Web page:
Ananya Saha
Jan 31, 2014

Live Issue: Do offline stores help e-commerce portals?

Physical stores help e-retailers establish credibility and reach a wider consumer base, finds Ananya Saha

Live Issue: Do offline stores help e-commerce portals?

What is the similarity between online commerce portal Firstcry, travel portal MakeMyTrip, or for that matter, BharatMatrimony? They decided to set up physical outlets, some categories much before others. While brick-and-mortar stores are expanding their online presence, many online players are establishing a physical presence.

Ankur Bisen, senior VP - retail and consumer products, Technopak Advisors, explains, “Currently, this area is under experimentation by everybody world-over. People are trying multi-channel or omnichannel reach, which means that they are trying to reach out to consumers through various channels. It is not to say that online business is unable to grow on its own. It is also not to say that online business cannot grow offline. It is more to say that retailers are finding more innovative ways to reach out to the consumer. What offline stores are doing for online players is that it is increasingly seen as an extension of the online retail. Offline is the missing piece, or a piece that people are trying to experiment with so that an omnichannel experience can be created.” In India, however, this is a relatively new phenomenon.

Concurring with Bisen that brands should aim at becoming omnichannel entities, Damodar Mall, chief customer strategy officer (value format), Reliance Retail, says, “Both are pure channels to reach consumers who are shopping both online and offline for their needs. India is not an evolved market. There is no pure-play offline or online consumer. It is not a water-tight compartment.”

Nalin R Khannaa, CEO, Vertebrand, suggests that e-tailers should base their decision to set up offline store based on the category they deal in. He explains that for a new category present online whose credentials are not established, the credibility goes up dramatically if it is seen offline. He adds, “However, in categories like books, what really matters is the price of the product, and relatively, the importance of brick and mortar comes down.” He further suggests a combination of physical and online stores to create maximum impact. He says, “Worldwide, book stores have moved to e-commerce. For instance, Barnes and Noble bookstore has online and offline presence and it is quite successful. It is a lethal combination. But brands usually don’t do that – they do either this or that. Thus, they are not leveraging brick-and-mortar correctly.”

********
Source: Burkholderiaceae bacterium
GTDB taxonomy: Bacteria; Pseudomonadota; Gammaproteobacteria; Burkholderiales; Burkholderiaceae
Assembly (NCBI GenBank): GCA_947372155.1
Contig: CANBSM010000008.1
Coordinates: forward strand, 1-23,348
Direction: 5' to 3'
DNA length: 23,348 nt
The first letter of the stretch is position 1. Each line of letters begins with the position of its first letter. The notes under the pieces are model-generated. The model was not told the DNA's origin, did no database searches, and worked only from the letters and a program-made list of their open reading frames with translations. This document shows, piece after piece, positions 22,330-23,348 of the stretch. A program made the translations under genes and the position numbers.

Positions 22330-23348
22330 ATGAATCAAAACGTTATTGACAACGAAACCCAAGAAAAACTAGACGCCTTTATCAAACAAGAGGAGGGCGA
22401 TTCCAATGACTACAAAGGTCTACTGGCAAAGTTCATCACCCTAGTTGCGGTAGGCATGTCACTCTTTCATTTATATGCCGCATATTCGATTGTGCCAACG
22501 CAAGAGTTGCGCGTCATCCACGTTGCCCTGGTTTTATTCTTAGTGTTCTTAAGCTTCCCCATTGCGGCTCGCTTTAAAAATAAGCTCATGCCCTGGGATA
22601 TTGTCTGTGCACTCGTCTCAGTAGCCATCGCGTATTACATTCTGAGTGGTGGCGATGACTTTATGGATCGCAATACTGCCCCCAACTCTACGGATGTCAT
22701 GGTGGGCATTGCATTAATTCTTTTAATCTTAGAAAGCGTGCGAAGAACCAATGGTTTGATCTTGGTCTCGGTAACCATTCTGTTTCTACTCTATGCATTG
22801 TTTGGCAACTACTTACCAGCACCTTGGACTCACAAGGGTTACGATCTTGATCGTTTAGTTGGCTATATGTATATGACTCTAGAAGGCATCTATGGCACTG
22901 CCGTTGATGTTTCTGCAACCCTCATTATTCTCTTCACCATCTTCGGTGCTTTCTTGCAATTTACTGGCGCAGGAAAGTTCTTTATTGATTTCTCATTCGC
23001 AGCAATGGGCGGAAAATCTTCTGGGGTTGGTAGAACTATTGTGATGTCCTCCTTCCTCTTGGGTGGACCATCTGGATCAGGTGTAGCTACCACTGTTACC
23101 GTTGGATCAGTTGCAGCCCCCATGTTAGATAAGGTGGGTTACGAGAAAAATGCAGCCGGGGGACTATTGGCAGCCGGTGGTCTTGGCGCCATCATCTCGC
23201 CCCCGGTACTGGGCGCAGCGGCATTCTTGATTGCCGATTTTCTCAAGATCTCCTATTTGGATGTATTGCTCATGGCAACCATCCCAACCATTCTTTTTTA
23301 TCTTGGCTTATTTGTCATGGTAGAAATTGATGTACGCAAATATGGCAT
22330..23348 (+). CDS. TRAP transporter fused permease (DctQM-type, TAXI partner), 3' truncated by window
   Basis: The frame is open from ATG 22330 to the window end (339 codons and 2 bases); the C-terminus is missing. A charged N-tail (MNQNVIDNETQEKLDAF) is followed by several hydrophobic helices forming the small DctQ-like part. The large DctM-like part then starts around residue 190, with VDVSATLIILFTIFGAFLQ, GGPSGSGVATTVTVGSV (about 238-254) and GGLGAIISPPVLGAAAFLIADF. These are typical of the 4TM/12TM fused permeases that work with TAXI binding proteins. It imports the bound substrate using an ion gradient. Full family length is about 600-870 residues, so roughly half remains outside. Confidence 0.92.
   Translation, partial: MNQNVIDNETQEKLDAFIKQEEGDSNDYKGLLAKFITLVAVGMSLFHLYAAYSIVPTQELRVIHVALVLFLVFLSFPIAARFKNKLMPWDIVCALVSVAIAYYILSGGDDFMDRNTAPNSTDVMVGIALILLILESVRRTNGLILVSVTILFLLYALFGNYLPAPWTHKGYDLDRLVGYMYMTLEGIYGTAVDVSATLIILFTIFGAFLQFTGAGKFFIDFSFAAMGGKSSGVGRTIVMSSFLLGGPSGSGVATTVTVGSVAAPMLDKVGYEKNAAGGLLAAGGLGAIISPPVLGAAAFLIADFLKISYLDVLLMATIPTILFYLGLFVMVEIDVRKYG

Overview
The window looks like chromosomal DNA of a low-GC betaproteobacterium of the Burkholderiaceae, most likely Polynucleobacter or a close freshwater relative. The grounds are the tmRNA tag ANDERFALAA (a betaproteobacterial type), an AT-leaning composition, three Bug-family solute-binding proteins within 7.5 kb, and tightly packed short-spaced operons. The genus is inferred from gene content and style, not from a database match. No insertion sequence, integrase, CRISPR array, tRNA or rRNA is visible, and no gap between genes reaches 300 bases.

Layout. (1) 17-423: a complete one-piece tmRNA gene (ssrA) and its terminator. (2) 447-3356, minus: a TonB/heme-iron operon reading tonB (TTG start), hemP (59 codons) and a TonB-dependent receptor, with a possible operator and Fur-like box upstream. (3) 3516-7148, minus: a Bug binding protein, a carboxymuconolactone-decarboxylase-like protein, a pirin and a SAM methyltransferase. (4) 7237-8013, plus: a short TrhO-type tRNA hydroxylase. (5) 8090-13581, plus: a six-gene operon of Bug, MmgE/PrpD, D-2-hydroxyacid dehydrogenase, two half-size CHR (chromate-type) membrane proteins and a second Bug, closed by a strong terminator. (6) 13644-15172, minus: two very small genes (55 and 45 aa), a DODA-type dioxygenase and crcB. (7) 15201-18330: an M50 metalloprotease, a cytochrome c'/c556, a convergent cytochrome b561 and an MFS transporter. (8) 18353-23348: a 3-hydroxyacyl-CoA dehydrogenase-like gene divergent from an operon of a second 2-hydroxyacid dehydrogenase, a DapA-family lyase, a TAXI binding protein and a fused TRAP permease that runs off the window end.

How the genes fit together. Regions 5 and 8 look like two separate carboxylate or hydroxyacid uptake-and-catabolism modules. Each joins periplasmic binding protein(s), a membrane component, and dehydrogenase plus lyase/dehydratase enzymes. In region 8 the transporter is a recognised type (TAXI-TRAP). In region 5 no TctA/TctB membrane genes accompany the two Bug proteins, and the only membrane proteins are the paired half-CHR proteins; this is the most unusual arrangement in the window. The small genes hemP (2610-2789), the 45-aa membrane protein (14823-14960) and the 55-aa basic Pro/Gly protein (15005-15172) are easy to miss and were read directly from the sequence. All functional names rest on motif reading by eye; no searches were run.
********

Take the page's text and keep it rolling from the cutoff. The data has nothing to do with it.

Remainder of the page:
MakeMyTrip also extended its online offering to brick-and-mortar stores. Rajesh Magow, co-founder and CEO-India, MakeMyTrip.com, rationalises, “Holidays are considered a more personalised and high-involvement purchase so customers prefer a face-to-face or in-store consultation. Hence, we extended MakeMyTrip touch points beyond the web to cover nearly 60 key cities and towns across India. The decision to evolve into a hybrid model is completely dependent on the product offering and the opportunity cost of reaching out to the last-mile customer.”

Offering a fashion and lifestyle portal’s perspective, Arun Chandra Mohan, founder and MD, Jabong.com, opines that online portals do not get any advantage when they launch offline. He articulates, “It actually depends on the retailer’s strategy. It could make sense from brand-building perspective and provide access to customers but it does not make sense because as an online company you are present and available in 10,000 or 20,000 pin codes. This also includes offline access areas. The incremental value that you provide being in the offline world is not that much. The online business has a different way of functioning - different speed, different way of branding, different way of marketing, and connecting with the consumer. I believe that some offline stores could compliment that but the focus would remain on the online business. That is the way it should be.”

Magow says that for personalised and high-value transactions such as holiday-bookings, local expertise and context counts. “Brick-and-mortar stores help us reach out to customers who may not be web-savvy and provide them access to value-based offerings we are known for. Today, we have over 35 franchisees and will continue to scale this up as per market demands,” he states. But not before citing another disadvantage for online retailers: “The other thing that is huge in India is breaking of SKUs. Products are available for as low as Rs 5. Those price points will always remain with physical stores.”

 

  

 

Travel Portal

Rajesh Magow, co-founder and CEO-India, MakeMyTrip.com

“Customers including those present in tier II and III cities are wary of making high-value transactions online.”

 

 

  

 

Fashion e-tailer

Arun Chandra Mohan, founder and MD, Jabong.com

“Instead of setting up an offline store, you might just want to put up a billboard on-ground that gives a clear and interesting reason for consumer to come log on and buy from your online store.”

 

  

 

Retailer

Damodar Mall, chief customer strategy officer (value format), Reliance Retail

“Depending on the category, and business model, the brands should aim at reaching the consumer meaningfully through both channels.”

 

 

  

Brand Consultant

Nalin R Khannaa, CEO, Vertebrand

“E-commerce is still slow in India, even though it is growing. For consumers, it is convenient. However, it will only be able to sell products that the consumer is aware of, especially branded products.”

 

  

Retail Consultant

Ankur Bisen, senior VP – retail and consumer products, Technopak Advisors

“Pure play online retailers have started to look at offline space to create consumer connect, to move closer to the consumer, to register the brand, and give a customer experience that can’t be delivered online.”

Source:
Campaign India